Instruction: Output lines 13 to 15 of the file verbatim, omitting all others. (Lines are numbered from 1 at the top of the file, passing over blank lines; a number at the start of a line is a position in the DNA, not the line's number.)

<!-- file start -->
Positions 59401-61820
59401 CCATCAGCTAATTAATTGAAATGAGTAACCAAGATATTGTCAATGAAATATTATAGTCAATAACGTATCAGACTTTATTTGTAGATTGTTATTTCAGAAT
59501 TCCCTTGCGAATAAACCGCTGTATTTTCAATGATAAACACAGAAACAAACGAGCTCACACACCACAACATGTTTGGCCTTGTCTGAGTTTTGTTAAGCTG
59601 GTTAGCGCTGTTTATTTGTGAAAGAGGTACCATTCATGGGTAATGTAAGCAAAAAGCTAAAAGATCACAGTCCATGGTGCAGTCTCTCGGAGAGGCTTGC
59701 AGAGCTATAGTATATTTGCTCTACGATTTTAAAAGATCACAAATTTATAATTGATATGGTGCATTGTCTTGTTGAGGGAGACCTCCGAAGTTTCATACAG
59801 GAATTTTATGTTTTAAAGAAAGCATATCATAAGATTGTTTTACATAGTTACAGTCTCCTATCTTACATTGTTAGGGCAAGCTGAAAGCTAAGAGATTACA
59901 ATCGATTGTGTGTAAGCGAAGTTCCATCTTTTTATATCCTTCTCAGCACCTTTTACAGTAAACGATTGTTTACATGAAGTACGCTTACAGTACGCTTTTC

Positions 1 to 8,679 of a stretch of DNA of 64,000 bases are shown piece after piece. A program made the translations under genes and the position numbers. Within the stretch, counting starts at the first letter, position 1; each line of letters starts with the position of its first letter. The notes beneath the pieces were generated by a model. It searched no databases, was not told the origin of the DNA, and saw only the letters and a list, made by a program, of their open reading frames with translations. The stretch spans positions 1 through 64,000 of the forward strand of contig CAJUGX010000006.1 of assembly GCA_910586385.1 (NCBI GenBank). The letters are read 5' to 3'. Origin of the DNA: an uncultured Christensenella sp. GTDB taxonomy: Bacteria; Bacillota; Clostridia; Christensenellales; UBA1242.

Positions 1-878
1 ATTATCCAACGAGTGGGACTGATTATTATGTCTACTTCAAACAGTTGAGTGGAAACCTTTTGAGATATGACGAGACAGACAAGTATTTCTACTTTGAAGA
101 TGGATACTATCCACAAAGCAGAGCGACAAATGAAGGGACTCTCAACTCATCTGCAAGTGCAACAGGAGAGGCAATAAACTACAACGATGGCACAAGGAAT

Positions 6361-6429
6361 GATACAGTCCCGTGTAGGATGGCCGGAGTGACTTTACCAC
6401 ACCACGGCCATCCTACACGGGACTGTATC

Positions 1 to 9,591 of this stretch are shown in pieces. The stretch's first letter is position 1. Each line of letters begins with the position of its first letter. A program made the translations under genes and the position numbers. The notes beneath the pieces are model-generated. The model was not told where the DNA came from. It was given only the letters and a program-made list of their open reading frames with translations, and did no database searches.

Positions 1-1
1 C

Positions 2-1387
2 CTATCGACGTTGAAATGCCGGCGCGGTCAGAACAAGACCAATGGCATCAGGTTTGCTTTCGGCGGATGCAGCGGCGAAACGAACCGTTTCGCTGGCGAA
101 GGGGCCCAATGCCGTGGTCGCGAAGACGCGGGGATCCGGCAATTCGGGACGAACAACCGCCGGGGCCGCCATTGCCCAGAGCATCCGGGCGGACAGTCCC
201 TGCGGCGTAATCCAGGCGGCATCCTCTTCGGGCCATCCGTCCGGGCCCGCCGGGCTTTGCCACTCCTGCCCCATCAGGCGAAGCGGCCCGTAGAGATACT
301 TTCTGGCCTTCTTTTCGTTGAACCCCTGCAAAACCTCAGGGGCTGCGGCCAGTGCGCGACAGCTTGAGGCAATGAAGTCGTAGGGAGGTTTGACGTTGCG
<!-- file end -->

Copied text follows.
6361 GATACAGTCCCGTGTAGGATGGCCGGAGTGACTTTACCAC
6401 ACCACGGCCATCCTACACGGGACTGTATC

Positions 1 to 9,591 of this stretch are shown in pieces. The stretch's first letter is position 1. Each line of letters begins with the position of its first letter. A program made the translations under genes and the position numbers. The notes beneath the pieces are model-generated. The model was not told where the DNA came from. It was given only the letters and a program-made list of their open reading frames with translations, and did no database searches.